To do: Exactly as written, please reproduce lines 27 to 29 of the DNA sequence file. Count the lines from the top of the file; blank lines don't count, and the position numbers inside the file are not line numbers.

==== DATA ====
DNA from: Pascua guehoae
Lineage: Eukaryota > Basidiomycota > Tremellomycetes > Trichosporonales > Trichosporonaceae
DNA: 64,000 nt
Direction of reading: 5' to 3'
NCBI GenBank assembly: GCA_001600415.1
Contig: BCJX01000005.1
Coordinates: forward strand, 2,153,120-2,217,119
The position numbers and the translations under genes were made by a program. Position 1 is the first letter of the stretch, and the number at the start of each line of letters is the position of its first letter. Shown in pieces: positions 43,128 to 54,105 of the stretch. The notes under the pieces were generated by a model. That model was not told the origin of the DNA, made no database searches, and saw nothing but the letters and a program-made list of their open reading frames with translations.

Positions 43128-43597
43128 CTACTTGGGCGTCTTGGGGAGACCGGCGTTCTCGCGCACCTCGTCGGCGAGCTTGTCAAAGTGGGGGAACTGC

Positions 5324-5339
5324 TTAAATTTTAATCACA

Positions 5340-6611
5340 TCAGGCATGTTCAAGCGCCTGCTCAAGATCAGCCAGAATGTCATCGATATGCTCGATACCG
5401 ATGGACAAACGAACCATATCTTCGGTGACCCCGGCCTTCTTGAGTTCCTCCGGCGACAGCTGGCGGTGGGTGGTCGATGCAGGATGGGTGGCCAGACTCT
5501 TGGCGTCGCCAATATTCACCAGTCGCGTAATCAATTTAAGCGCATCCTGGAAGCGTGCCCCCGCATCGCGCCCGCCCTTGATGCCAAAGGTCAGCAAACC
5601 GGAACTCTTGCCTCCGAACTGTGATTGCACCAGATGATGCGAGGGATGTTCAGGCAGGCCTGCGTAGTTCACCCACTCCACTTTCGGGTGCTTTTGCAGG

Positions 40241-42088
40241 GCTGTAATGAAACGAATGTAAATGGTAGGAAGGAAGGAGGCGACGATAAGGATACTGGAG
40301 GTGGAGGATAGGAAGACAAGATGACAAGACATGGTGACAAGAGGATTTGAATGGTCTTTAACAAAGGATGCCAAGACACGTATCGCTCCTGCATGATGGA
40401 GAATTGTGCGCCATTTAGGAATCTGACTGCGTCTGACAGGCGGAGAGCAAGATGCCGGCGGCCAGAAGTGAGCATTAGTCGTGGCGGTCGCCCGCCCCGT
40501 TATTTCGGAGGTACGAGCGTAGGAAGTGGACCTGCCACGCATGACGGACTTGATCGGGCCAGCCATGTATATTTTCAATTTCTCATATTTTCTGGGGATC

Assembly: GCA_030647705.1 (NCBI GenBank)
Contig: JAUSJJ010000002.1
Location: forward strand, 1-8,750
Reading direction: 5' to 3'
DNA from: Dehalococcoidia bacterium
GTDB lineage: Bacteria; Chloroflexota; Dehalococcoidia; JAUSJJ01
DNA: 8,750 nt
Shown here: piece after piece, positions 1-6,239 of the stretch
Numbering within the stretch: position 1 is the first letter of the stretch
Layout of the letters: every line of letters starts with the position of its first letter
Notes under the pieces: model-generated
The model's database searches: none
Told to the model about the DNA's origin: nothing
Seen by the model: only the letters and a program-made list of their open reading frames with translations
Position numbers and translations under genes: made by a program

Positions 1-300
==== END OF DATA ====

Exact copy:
DNA from: Dehalococcoidia bacterium
GTDB lineage: Bacteria; Chloroflexota; Dehalococcoidia; JAUSJJ01
DNA: 8,750 nt